So I'm here with Professor Sir Jim McDonald, principal of Strathclyde University. Jim, thank you very much for joining us. What are the core elements of Glasgow's DNA as you see it?
Professor Sir Jim McDonald
Well, as a proud son of the city myself, I have a very positive bias towards what we are all about, where we've come from, but absolutely, it's all about the people in Glasgow. And there's a joie de vivre and to be more accurate, in Glasgow parlance, there's a gallusness about the people that are in Glasgow but a friendly approach to welcoming people to the city, working with each other. You know, we have fun as well, but for sure, this city is built on hard work and endeavour.
And what I would say, I come from a little part of Glasgow called Govan, which is famous for ship-building and many other things, but the motto for that part of Glasgow is Nihil Sine Labore or Nothing Without Hard Work. So I think there's this wonderful amalgam of friendliness, welcoming approaches to those that come to the city but hard work and endeavour. And you know what? A lack of pretentiousness, you know, just get it done, you know, a can-do attitude, and I'm proud to have inherited many of those traits from my family and from those that I was brought up with.
Thank you, Jim. So Glasgow is also really a world-class seat of learning. Why is that? What's the history of Glasgow and education that makes it so important as a university city?
Professor Sir Jim McDonald
Yeah, we're blessed. We have three universities here in the heart of the city and just in the boundaries with Paisley, we've got the University of the West of Scotland, University of Glasgow, wonderful ancient university. There's my own institution, Strathclyde University, founded during the white heat of the Enlightenment, so established in 1796. And Glasgow Caledonian University, you know. That's been around for a long time. Although established in 1993, it was an amalgam of the Glasgow College of Technology and the Queen's College. And between all three of these, complementary, different, in many ways, certainly, this city benefits from having two universities - my own, Strathclyde in Glasgow - and the only city in the UK having two universities in the world's top 300 in terms of quality, research and intensity. But you add that together with three universities and the great colleges that we have, that here in the heart of the city, we have over 200,000 students, so unambiguously, this is a city of learning.
And of course, you can go back to, you know, the 18th and 19th centuries where your people like David Stow, who was really trying to democratise access to education. And my own founder John Anderson talked about useful learning when he left in his will, you know, the desire to have established a place that was connected to society. So, again, you see that Glasgow trait of lack of pretension, great ambition for the people in the city. And I think we can see now, with the institutions that are here, a place that's really got a very strong influence on world research and also the quality of the education that we provide for those in the city and for those across the UK and beyond.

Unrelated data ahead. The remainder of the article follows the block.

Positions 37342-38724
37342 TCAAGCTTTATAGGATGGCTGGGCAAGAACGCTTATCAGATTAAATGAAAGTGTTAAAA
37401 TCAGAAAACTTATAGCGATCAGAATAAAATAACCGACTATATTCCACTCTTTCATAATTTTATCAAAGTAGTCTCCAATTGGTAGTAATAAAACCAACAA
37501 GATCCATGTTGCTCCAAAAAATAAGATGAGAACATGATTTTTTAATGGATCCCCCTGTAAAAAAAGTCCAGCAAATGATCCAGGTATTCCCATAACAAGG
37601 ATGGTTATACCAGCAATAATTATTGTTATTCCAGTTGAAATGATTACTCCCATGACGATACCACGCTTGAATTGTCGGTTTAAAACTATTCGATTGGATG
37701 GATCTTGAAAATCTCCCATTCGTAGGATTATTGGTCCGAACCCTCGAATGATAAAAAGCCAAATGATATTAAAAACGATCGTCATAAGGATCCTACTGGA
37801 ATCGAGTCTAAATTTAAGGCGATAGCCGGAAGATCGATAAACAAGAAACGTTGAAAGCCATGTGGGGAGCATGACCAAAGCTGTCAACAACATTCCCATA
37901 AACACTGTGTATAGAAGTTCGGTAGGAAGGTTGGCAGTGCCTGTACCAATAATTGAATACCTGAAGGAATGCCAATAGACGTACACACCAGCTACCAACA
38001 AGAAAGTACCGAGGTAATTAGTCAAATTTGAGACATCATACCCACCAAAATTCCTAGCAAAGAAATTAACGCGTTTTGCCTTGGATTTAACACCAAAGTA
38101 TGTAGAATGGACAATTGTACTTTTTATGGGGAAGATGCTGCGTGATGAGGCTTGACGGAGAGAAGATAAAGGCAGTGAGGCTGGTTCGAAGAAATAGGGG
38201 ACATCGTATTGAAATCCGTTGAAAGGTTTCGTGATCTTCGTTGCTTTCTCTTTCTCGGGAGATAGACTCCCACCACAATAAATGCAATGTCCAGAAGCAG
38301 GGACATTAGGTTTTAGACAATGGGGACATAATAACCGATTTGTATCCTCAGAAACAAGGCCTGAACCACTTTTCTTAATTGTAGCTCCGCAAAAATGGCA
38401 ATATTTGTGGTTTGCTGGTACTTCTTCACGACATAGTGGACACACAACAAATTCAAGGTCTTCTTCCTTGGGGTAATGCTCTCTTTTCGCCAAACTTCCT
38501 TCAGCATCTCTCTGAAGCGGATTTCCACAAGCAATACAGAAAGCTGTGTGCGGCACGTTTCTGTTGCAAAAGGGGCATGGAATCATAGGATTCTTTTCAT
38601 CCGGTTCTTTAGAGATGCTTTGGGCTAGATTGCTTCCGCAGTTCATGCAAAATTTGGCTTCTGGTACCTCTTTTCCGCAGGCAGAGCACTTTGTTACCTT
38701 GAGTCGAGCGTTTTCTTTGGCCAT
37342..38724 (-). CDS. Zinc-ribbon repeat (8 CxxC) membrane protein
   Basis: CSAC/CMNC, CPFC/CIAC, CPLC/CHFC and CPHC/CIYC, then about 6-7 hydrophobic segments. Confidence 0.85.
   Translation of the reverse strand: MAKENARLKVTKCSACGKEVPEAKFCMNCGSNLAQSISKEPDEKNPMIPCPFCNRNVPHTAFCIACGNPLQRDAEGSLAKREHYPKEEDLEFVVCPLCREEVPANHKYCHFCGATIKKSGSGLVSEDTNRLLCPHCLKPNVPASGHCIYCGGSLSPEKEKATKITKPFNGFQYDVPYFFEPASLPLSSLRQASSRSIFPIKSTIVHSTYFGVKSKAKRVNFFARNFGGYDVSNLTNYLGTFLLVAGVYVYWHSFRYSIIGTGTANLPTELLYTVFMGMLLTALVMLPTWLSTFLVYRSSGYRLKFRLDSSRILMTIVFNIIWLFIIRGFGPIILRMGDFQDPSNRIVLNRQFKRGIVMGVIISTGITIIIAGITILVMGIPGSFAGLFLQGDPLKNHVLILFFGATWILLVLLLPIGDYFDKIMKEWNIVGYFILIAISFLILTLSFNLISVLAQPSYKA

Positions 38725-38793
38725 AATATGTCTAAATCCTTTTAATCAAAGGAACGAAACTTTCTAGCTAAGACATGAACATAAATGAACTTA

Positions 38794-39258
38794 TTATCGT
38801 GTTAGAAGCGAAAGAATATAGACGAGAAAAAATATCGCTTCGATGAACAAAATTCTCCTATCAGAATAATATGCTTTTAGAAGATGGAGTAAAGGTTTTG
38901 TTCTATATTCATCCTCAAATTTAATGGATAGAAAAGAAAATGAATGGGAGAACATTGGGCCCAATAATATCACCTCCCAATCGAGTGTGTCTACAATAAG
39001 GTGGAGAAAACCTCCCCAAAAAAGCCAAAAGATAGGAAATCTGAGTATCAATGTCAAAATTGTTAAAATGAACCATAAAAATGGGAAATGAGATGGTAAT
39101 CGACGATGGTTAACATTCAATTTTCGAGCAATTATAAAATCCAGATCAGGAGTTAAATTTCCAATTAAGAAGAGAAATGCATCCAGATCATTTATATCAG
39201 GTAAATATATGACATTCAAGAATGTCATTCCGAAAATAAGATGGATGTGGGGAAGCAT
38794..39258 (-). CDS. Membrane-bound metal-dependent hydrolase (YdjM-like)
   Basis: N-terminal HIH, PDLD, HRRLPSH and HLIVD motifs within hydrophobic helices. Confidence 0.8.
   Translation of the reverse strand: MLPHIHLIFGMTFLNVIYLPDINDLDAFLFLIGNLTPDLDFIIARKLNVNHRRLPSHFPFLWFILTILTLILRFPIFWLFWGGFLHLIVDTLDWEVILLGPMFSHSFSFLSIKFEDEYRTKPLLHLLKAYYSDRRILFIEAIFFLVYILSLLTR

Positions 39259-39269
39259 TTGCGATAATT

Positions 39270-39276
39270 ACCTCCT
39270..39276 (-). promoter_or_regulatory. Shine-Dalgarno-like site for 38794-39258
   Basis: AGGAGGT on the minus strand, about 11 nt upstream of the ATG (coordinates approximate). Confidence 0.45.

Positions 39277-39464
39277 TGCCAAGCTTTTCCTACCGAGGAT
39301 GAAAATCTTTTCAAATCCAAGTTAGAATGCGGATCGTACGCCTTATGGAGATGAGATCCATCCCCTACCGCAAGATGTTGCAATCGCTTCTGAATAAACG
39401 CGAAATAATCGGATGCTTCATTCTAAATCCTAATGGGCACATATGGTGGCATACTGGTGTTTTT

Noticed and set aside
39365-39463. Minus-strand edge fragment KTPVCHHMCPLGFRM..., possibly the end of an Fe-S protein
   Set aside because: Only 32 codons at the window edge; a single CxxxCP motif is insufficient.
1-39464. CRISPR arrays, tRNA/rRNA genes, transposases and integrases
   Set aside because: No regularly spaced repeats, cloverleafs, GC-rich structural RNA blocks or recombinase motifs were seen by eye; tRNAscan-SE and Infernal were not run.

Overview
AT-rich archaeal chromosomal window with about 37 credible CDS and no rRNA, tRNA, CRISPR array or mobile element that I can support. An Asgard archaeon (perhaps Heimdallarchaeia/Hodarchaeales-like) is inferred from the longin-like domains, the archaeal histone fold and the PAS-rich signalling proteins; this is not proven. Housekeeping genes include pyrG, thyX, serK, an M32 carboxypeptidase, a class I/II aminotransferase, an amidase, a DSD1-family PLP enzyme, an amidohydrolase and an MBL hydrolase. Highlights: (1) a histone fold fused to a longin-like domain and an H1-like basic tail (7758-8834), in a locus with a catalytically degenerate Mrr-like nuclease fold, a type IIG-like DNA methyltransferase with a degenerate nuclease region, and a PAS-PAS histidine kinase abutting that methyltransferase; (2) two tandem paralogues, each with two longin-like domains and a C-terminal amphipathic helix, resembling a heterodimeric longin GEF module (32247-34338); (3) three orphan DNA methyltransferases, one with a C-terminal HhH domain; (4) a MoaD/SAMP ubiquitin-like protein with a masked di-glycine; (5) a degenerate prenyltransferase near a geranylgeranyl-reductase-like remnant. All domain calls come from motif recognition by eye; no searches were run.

So, Jim, is there a hunger for learning in Glasgow, and where does that come from?
Professor Sir Jim McDonald
Yeah, I think that's a fair description of the city; understanding that education is a route to success. Not a route for leaving the city, but again, as a person that was the first in my own family to go to university-- I come from, you know, historically, a Hebridean family, but my father was a rope maker in the Glasgow shipyards, and my two brothers worked in apprenticeship jobs in and around the Fairfield shipyards. They understood that hard work was important, but they also understood from their own background and the lack of opportunities that they had that they wanted, in my father's case, his youngest son, and in the case of my brothers, their wee brother, to push onto school and take advantage of the family's ambition for success because success with a mission brought the whole family with them. And I think that is replicated right across this city even to today, and you hear mothers and fathers talking about their sons getting to college or getting to university.
In my own university, we take the highest number of young people from some of the most challenged communities both in Glasgow and the West of Scotland, but they come here with ambition, aspiration and talent. And that's true, as well, for my colleagues in Glasgow University and Glasgow Caledonian University. So it's seen as a vehicle for success, it's seen as a mark of an opportunity that the city supports its young people - and occasionally, it's not so young people - and we push on. So in many ways, it's ingrained in the Glasgow culture that education is good, and it's for doing good.
So, Jim, Glasgow is also a city of discovery. What is it that's been discovered in Glasgow, and why was it discovered here?
Professor Sir Jim McDonald
Yeah, well, in many ways, a natural follow-on from the excellent academic history of this city is the fact that we've had fantastic men and women who have then taken that great learning, the fruits of the research and made a difference to health, to medicine, to society, to industry and to those things that have made us a great trading country. And this city was at the heart of that in the past and indeed, is building the same type of capability but with no particular order, some fantastic people:
And in fact, from my own institution, John Logie Baird, just a few hundred yards from where we're having this conversation now, was the pioneer of television, you know, developing the electronics and the communications methods that allowed him to capture images and have them transmitted.
James Watt, as well, whilst he was walking across, reputedly, Glasgow Green, imagining how he might be able to control, better, steam and steam engines, he improved the steam engine and took us on through the latter stages of the Industrial Revolution and to the real mechanising of what we had to do.
Joseph Lister, fantastic medical pioneer, the father of modern surgery you may say, coming up with carbolic acid as antiseptic.
Believe it or not, James Goodfellow, an industrial innovator in the '60s, having invented the cash machine and the need for PIN codes-- could we have imagined then that this was effectively the roots of fintech in the digital revolution and banking?